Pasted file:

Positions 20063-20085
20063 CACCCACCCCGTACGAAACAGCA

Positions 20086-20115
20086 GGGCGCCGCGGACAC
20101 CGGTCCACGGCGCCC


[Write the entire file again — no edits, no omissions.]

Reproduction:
Positions 20063-20085
20063 CACCCACCCCGTACGAAACAGCA

Positions 20086-20115
20086 GGGCGCCGCGGACAC
20101 CGGTCCACGGCGCCC